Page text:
The Art of Vinegar Painting
Decorative finishes are hot! Everywhere you look, you see painted furniture, faux finished walls that look like marble or exotic woods, wooden boxes and picture frames with metallic finishes, tins masquerading as wood, even cardboard containers made to look like leather. Amazing effects can be achieved with creative paint finishes.
Decorative finishes have been in and out of fashion since the days of the Pharaohs in ancient Egypt. In America, the early settlers frequently used “fancy finishing” (vinegar painting) make common woods, such as pine and oak, look like more expensive materials. They also used this technique to produce decorative fantasy finishes. Today, we can use oil or acrylic paints, premixed alcohol, varnish, and/or chemical agents to produce the effects we desire. In the 18th and 19th centuries, most artisans arc raftsmen used vinegar paint to achieve their graining techniques.
Several years ago, I attended a symposium- in Williamsburg, Virginia, sponsored by the Abby Aldrich Rockefeller Folk Art Center. There, I learned how to mix vinegar paint and to use traditional tools to create decorative finishes. One of the nice things about vinegar paint is that until it is sealed with varnish or shellac, you can wipe it off with a moist cloth or paper towel —even after it has dried. If you don’t like the look of your graining, just wipe it off and try again!
Early artisans used stale ale (or malt vinegar and powdered dry pigment to make distemper glazes. Here are two recipes for vinegar paint:
- Combine half a cup of white or apple cider vinegar, one teaspoon of white granulated sugar (or Karo syrup), and a squeeze of liquid dish detergent, then mix thoroughly (the sugar should be dissolved). in a separate container, place one teaspoon at tempera paint or powdered pigment. Add the vinegar mixture to the powder, a ire at a time, until it is the consistency of sour cream. Mix thoroughly.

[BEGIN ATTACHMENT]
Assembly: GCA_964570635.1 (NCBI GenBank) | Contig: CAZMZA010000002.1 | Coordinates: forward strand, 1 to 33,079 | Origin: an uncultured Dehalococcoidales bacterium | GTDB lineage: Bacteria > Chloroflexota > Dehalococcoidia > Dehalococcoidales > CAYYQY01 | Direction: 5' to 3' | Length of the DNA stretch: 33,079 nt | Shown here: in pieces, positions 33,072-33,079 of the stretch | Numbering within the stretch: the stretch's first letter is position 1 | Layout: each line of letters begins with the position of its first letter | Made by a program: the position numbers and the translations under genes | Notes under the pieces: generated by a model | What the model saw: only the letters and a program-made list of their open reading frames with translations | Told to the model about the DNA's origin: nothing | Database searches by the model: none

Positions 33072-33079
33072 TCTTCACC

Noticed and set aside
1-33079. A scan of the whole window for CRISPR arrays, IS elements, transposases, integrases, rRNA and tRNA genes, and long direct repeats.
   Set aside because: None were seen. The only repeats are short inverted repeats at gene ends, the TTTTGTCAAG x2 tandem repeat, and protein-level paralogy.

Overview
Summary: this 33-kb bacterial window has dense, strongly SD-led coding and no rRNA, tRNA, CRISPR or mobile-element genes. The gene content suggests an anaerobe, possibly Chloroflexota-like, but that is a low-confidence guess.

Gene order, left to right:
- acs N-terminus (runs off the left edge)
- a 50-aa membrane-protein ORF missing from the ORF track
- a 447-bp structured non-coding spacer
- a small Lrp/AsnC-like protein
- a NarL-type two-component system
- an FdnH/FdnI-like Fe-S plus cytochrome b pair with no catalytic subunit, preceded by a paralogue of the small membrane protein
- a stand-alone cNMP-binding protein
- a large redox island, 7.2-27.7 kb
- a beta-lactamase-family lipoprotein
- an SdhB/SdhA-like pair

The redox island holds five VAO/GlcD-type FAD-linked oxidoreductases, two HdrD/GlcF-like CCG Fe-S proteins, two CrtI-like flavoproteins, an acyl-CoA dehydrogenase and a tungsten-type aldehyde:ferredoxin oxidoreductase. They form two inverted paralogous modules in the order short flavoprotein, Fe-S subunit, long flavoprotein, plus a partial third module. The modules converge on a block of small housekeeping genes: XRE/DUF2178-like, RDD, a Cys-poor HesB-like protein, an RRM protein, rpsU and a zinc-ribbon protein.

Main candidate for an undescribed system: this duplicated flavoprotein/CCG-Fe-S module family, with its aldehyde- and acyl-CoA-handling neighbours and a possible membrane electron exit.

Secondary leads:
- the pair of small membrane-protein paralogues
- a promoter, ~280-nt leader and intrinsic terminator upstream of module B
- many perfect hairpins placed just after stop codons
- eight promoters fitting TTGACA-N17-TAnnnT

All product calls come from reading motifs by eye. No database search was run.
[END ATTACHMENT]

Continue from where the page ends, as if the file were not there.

- Mix together one teaspoon of white vinegar and a one-fourth to one-half inch thread of tube watercolor paint. This is quicker and easier for small surfaces, such as a picture frame.
Time for Experiments
With either of these recipes, you will have to experiment. Different pigments (colors) will require different amounts of the vinegar mixture—and you may have to add more of the vinegar mixture periodically to compensate for evaporation. To test for the right consistency, brush some of your vinegar paint on a practice surface. Draw a feather through the paint you have just applied. If the line is easily visible (the paint doesn’t run back into the furrow made by the feather), then the consistency is correct.
Generally speaking, you will find that it is better for the basecoat to be lighter than the glaze. However, as with everything, there will be exceptions to this rule. The following combinations have worked for me: burnt sienna with black glaze, yellow ochre with burnt umber glaze, red with black glaze, warm white with Prussian blue glaze, Hooker’s green with black glaze, permanent green light with Prussian blue glaze. Try any of these and experiment with others.
One word of warning—once you start to experiment, you will find it hard to stop! You will see many surfaces that seem to cry out for you to decorate them in this way…AND…you will find lots of items to use to create interesting textures in your vinegar glaze. Try some of the following to make various patterns: feather, comb, crumpled plastic wrap, the tip of your finger, a roll of window putty, torn cardboard, twine, paper towel, rubber stamp, patterned brayer, graining tool.
You can use vinegar painting to enhance the sides of a box with a painted lid or to decorate a picture frame—let it stand on its own or use it as a background or to complement your decorative painting. Be creative—try lots of combinations and have fun!